Today, more than ever, SaaS applications drive the modern enterprise. They are relied upon for managing customer data, allowing internal collaboration, and keeping organizations connected across the world. As the amount of sensitive and business-critical information stored in or flowing through SaaS applications has grown, it has become increasingly important for security teams to recognize that managing the security posture of these applications requires new approaches and new technologies.
Just as the adoption of IaaS clouds necessitated the development and deployment of Cloud Security Posture Management (CSPM) solutions uniquely suited to continuously monitoring the security posture of infrastructure clouds, widespread adoption of SaaS applications necessitates the use of purpose-built security technology solving the unique security challenges SaaS introduces to the enterprise stack. SaaS Security Posture Management (SSPM) platforms must be capable of deeply understanding the security posture, data access entitlements, system configurations, and monitoring capabilities of varied SaaS clouds. SSPM platforms must be able to normalize those capabilities across the most common and most powerful SaaS clouds in use by enterprises today to provide effective, actionable, and continuous security assurance.
In the first part of an ongoing series of publications, we’ll take a deep dive into key components of major SaaS applications that play a large role in the security of those systems. In this article, we’ll explore the Salesforce permissions architecture, which acts as an additional mutation layer on top of the comprehensive Role-Based Access Control (RBAC) system that powers access to data and functionality in the Salesforce platform.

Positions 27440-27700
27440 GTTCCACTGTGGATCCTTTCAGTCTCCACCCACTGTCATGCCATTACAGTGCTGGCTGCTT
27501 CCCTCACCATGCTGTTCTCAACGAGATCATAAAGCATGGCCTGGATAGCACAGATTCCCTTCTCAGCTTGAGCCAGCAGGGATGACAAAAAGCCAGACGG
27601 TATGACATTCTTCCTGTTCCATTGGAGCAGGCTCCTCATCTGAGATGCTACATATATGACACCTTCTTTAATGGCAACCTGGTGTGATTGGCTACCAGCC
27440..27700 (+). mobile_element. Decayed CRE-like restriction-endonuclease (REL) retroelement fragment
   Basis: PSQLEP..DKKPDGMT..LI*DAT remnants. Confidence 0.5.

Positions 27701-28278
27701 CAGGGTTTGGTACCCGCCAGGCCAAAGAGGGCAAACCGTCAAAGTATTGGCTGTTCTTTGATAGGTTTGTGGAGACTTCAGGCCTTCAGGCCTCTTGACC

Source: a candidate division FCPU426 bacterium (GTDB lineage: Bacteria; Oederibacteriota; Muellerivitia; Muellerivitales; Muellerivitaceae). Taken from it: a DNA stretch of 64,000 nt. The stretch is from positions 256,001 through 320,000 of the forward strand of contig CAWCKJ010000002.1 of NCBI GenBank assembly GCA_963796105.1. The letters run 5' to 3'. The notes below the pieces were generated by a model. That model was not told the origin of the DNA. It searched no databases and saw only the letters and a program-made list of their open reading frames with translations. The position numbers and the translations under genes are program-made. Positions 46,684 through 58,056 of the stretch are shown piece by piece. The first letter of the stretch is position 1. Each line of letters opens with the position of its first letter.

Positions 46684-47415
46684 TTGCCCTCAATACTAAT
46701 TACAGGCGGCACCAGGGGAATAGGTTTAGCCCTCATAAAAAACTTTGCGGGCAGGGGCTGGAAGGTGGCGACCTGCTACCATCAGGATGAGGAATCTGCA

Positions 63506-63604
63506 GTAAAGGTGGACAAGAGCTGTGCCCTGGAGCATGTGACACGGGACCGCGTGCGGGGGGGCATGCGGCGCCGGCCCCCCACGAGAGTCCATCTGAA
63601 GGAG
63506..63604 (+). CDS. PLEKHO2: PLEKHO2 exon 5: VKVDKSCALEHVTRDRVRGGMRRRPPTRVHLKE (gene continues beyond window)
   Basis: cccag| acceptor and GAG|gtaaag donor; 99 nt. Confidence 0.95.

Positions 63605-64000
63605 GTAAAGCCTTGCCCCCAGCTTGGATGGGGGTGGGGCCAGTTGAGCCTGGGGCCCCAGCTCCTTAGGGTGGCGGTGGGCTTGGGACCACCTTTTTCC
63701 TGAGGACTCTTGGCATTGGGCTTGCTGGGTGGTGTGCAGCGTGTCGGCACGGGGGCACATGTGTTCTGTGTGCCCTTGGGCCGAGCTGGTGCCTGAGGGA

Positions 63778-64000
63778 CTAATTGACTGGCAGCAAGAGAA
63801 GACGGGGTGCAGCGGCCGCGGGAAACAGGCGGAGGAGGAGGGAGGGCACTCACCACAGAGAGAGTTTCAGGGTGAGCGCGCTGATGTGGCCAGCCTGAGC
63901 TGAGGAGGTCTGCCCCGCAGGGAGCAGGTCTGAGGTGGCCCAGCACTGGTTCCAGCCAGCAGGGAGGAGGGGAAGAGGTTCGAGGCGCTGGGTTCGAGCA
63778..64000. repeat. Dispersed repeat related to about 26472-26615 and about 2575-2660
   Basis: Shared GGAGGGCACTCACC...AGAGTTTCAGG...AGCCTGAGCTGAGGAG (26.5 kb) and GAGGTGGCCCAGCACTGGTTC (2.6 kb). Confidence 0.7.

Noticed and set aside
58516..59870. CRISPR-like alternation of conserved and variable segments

The Salesforce platform is one of the most powerful and flexible SaaS platforms available today, as it can be configured to host and automate almost any business process. With that level of flexibility, however, necessarily comes a level of complexity that includes a robust and multifaceted access control system. While Salesforce has many elements of access control — including permissions, groups, roles, profiles, permission sets, and record level sharing — this article focuses on permissions. Specifically, we cover Salesforce’s granular designation of administrative functions and how customers should view a handful of the most powerful administrative permissions.
At the time of this writing, there are 364 system permissions across the different versions and editions of Salesforce. In recent years, Salesforce has made a major push to provide more granular permissioning, breaking down the most powerful permissions into several less powerful component permissions, allowing customers to achieve better separation of duties and better adhere to the principle of least privilege in their configurations. Salesforce also uses permission dependencies, where assigning one permission automatically assigns dependent permissions. With this feature, a given permission grants superset access to dependent permissions or effectively provides similar administrative capabilities through alternative mechanisms. This explicit and mandatory assignment of dependent permissions, combined with the documentation describing the effect of the access, serves as a safeguard against accidental assignment.
Below we’ll cover some of the most common administrative permissions that should generally only be available to administrative users and integrations that interact with Salesforce metadata and configuration: